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    BACKGROUND: The peroxisome proliferator-activated receptor ő≥ (PPARő≥) is a transcription factor that regulates adipogenic differentiation and glucose homeostasis. Spermidine/spermine N(1)-acetyltransferase (SSAT) and ornithine decarboxylase (ODC) are key enzymes involved in the metabolism of polyamines, compounds that play an important role in cell proliferation. While the PPARő≥ role in tumour growth has not been clearly defined, the involvement of the altered polyamine metabolism in colorectal carcinogenesis has been established. In this direction, we have evaluated the PPARő≥ expression and its relationship with polyamine metabolism in tissue samples from 40 patients operated because of colorectal carcinoma. Since it is known that the functional role of K-ras mutation in colorectal tumorigenesis is associated with cell growth and differentiation, polyamine metabolism and the PPARő≥ expression were also investigated in terms of K-ras mutation. METHODS: PPARő≥, ODC and SSAT mRNA levels were evaluated by reverse transcriptase and real-time PCR. Polyamines were quantified by high performance liquid chromatography (HPLC). ODC and SSAT activity were measured by a radiometric technique. RESULTS: PPARő≥ expression, as well as SSAT and ODC mRNA levels were significantly higher in cancer as compared to normal mucosa. Tumour samples also showed significantly higher polyamine levels and ODC and SSAT activities in comparison to normal samples. A significant and positive correlation between PPARő≥ and the SSAT gene expression was observed in both normal and neoplastic tissue (r = 0.73, p < 0.0001; r = 0.65, p < 0.0001, respectively). Moreover, gene expression, polyamine levels and enzymatic activities were increased in colorectal carcinoma samples expressing K-ras mutation as compared to non mutated K-ras samples. CONCLUSION: In conclusion, our data demonstrated a close relationship between PPARő≥ and SSAT in human colorectal cancer and this could represent an attempt to decrease polyamine levels and to reduce cell growth and tumour development. Therefore, pharmacological activation of PPARő≥ and/or induction of SSAT may represent a therapeutic or preventive strategy for treating colorectal cancer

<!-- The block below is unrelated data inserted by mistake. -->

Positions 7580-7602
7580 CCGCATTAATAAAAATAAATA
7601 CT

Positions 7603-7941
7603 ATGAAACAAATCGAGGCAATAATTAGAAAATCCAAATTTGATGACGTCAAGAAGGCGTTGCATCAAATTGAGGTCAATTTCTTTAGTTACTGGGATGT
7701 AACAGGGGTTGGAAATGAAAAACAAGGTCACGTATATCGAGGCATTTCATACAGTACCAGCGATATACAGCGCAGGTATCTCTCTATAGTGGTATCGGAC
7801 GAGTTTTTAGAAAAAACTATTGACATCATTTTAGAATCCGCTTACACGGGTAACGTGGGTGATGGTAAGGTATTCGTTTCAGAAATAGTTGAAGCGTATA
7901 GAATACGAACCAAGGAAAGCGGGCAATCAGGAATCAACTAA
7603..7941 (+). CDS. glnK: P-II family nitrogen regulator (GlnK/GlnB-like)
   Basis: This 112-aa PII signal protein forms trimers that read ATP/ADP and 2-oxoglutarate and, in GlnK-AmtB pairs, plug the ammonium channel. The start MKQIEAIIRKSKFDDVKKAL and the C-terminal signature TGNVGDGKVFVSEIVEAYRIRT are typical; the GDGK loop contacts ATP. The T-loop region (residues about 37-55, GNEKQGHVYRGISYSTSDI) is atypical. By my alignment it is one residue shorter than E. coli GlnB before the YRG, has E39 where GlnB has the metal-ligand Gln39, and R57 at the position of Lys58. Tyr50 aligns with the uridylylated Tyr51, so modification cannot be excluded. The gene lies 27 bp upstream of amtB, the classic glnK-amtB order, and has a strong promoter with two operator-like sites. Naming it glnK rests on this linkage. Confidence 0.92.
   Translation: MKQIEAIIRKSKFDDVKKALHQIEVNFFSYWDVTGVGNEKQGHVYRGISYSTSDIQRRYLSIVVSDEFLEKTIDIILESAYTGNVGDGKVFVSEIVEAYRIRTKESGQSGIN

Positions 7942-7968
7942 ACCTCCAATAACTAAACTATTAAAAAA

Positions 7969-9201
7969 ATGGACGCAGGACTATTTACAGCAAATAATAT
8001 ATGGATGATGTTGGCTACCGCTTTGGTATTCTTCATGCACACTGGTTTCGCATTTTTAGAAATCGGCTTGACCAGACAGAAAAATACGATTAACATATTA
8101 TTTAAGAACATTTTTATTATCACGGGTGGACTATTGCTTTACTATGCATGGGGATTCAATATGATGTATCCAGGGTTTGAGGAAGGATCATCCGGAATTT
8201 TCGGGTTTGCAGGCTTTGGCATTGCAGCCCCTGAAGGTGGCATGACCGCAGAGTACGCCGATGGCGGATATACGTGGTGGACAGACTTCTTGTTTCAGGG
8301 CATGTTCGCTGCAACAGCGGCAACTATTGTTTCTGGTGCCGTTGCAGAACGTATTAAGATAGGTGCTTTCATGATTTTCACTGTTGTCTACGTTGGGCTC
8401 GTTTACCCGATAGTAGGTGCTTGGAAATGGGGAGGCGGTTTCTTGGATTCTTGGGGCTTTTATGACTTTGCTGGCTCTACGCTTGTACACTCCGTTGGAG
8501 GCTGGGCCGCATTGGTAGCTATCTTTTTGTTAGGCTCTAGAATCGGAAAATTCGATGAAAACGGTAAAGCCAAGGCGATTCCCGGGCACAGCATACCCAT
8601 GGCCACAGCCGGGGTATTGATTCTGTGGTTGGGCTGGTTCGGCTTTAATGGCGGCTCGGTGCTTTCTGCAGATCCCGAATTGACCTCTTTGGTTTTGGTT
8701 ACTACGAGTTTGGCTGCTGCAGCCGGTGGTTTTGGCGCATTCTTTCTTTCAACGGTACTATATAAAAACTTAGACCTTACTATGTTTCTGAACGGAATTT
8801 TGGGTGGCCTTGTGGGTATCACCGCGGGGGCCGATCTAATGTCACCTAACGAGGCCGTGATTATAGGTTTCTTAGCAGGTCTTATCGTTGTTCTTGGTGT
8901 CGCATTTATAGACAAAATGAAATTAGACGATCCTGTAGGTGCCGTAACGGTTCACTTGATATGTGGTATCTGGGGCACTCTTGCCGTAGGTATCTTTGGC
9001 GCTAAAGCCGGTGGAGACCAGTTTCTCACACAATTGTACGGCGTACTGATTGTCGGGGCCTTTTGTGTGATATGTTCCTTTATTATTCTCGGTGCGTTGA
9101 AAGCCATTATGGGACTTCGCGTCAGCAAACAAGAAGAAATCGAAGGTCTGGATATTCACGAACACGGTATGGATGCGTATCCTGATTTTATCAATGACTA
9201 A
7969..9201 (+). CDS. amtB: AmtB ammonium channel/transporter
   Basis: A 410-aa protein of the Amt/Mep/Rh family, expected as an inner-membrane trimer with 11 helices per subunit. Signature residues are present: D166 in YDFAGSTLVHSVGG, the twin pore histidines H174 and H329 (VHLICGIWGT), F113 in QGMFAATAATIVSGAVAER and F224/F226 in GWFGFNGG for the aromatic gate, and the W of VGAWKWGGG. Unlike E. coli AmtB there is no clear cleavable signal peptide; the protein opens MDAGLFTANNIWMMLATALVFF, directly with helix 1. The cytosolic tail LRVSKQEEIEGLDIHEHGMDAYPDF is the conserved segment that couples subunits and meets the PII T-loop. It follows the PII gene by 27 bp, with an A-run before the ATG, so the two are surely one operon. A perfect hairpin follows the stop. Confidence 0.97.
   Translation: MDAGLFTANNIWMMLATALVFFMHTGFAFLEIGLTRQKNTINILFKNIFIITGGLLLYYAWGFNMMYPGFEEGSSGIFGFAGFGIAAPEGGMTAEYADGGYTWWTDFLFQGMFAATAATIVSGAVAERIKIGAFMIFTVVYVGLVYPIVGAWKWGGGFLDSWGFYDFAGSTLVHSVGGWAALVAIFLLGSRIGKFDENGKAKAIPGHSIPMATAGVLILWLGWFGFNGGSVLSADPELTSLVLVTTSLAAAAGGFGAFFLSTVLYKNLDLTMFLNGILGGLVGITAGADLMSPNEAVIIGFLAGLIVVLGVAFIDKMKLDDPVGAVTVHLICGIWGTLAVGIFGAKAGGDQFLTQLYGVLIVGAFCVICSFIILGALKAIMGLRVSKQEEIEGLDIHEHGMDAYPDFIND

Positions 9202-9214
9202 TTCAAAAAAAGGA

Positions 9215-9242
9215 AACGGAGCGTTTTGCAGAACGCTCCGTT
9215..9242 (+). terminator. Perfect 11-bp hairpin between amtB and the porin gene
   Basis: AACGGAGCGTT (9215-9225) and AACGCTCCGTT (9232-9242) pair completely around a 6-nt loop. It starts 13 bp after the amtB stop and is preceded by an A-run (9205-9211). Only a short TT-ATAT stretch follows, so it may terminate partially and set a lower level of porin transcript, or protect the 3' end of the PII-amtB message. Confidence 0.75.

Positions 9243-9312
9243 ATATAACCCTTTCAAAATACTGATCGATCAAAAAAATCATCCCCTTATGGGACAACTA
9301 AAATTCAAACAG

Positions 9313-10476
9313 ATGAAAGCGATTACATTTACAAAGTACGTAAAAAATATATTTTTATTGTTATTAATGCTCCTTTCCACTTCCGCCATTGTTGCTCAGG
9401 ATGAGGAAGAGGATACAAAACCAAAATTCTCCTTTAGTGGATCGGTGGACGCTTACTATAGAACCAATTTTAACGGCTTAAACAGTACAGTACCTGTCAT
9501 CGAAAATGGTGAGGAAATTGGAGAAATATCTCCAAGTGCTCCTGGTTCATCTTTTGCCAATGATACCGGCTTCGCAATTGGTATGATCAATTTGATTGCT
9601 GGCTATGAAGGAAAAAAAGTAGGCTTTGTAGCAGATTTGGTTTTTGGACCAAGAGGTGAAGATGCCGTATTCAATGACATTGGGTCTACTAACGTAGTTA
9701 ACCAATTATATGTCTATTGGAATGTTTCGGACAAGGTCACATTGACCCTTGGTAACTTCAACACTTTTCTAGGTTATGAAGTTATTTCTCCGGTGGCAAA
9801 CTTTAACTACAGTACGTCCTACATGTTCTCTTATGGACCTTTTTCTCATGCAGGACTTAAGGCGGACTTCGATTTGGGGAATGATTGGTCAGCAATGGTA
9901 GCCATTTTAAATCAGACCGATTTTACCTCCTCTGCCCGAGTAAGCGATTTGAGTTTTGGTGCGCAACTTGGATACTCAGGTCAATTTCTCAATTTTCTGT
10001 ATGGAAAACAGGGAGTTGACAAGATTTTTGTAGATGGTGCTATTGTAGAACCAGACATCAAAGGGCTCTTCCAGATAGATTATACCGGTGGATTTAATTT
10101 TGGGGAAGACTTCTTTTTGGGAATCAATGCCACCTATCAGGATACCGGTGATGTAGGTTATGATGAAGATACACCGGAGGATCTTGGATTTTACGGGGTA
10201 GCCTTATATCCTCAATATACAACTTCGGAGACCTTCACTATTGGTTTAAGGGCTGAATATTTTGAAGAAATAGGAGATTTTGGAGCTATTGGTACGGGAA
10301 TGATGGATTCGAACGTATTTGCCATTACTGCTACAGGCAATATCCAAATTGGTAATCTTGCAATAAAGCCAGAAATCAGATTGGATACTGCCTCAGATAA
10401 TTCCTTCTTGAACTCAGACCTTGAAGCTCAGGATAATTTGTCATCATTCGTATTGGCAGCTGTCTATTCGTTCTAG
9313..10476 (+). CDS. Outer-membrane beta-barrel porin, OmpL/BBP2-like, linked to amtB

Antimicrobial resistance among migrants in Europe: a systematic review and meta-analysis